President Trump and Ambassador Nikki Haley tried to bully the U.N. into accepting Trump’s decision on Jerusalem as Israel’s capital but – in a rare show of independence – most U.N. members pushed back, notes ex-CIA analyst Paul R. Pillar.
By Paul R. Pillar
When North Korea began the Korean War with an invasion of South Korea in June 1950, the armed response was waged under the flag of the United Nations thanks to the Soviet Union having absented itself from the Security Council. The Soviets were boycotting the council to protest the fact that China’s seat had not been given to Mao Zedong’s communists, who had won the Chinese civil war the previous October. With no Soviet veto in the way, the Security Council quickly passed the resolutions necessary to bestow U.N. sanction on the U.S.-led military resistance to the North’s aggression.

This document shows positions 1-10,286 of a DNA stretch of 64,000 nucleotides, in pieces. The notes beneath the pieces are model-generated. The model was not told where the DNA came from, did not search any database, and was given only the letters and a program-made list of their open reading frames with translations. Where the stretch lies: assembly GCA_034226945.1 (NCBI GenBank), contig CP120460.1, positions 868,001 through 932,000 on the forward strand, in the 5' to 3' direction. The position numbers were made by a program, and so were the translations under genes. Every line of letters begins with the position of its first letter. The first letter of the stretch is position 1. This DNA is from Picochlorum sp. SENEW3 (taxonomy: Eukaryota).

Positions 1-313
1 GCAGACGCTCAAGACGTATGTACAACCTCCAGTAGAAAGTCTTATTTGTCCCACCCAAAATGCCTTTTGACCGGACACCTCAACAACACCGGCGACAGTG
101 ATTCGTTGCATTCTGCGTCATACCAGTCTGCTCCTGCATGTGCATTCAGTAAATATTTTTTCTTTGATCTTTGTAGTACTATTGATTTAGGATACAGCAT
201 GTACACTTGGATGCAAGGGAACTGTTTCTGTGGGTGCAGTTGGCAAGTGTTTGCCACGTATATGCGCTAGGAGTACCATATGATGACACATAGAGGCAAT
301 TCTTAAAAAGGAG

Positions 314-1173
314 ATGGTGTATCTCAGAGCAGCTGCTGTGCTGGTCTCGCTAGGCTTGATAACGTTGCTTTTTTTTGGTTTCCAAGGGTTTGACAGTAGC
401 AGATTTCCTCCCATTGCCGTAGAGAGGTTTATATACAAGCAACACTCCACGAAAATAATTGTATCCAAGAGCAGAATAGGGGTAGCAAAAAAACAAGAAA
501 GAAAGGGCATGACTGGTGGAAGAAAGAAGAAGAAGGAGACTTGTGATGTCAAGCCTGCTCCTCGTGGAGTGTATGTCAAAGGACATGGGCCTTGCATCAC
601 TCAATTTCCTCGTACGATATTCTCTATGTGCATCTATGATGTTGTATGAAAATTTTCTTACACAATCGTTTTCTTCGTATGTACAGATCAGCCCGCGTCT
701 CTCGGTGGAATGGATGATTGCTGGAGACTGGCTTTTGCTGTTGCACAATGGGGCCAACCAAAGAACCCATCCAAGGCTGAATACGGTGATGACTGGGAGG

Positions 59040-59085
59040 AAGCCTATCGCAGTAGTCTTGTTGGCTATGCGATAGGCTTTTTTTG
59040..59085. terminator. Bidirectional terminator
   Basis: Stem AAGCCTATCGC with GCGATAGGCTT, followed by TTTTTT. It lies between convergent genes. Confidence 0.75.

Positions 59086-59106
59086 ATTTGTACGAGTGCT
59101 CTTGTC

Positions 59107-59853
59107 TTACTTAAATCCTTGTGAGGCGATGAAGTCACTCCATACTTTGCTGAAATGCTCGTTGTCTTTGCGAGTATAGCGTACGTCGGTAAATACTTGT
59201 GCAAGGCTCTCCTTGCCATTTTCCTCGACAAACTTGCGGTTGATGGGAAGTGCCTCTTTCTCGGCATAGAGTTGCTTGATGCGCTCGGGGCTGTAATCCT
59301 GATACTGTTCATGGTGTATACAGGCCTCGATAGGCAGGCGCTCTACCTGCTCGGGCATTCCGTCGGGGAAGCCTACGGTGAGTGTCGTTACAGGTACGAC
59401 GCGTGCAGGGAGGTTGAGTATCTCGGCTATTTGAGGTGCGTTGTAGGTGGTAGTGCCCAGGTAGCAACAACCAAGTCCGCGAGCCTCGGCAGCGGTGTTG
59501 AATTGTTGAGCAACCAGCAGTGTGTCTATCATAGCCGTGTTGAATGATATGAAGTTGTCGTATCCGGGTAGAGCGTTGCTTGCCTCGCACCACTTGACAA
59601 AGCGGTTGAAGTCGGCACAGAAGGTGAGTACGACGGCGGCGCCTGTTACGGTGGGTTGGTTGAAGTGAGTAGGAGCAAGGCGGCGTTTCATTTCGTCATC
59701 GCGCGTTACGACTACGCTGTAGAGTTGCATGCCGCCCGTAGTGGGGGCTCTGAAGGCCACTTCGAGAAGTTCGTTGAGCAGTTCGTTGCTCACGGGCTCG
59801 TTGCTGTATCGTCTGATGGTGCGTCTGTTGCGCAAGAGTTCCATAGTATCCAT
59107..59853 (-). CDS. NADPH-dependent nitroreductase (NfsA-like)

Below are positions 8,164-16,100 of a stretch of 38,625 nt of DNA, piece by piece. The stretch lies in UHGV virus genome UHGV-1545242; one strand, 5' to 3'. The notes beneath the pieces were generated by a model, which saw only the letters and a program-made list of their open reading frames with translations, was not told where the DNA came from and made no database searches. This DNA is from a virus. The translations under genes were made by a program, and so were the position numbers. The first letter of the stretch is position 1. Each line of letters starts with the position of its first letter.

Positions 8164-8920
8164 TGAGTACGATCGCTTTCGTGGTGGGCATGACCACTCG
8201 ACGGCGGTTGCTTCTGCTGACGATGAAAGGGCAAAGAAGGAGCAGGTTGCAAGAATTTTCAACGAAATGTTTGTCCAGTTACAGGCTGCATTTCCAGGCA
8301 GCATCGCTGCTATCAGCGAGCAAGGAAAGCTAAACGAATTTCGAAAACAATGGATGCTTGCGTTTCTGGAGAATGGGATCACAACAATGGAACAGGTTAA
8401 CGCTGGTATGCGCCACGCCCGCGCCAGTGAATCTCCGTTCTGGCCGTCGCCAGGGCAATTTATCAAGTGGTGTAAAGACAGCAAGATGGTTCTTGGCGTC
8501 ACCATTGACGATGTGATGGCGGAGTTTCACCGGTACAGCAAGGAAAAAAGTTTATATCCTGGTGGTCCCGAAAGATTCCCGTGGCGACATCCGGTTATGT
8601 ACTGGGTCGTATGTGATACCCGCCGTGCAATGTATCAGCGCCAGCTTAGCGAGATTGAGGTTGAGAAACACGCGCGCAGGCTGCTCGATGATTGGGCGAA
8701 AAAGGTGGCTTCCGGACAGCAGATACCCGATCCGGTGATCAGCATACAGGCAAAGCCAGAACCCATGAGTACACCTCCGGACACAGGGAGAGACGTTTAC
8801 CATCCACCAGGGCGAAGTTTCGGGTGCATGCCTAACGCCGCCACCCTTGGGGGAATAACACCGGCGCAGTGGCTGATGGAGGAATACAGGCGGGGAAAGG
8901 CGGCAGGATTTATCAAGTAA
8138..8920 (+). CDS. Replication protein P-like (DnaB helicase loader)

The Soviets came to realize that they were not going to get support for their contention that the absence of any of the council’s permanent members should prevent the council from conducting business. The Soviets resumed their seat and began vetoing further resolutions on Korea. To get around this obstruction, U.S. diplomats led by Secretary of State Dean Acheson persuaded enough other delegations at the U.N. to have the General Assembly, where there are no vetoes, assert the power to take action on matters on which the Security Council was unable to act. That assertion, known as the “Uniting for Peace” resolution, passed the General Assembly in November 1950.
The General Assembly has used this power sparingly, in recognition of how it twists somewhat the division of responsibilities envisioned in the U.N. Charter. The power is appropriately looked at as a last resort in the face of obstructionism by any of the veto-wielding permanent members of the Security Council.
The most recent use of the power came this week, with the General Assembly passing a resolution essentially identical to one that the United States had vetoed three days earlier and had been supported by…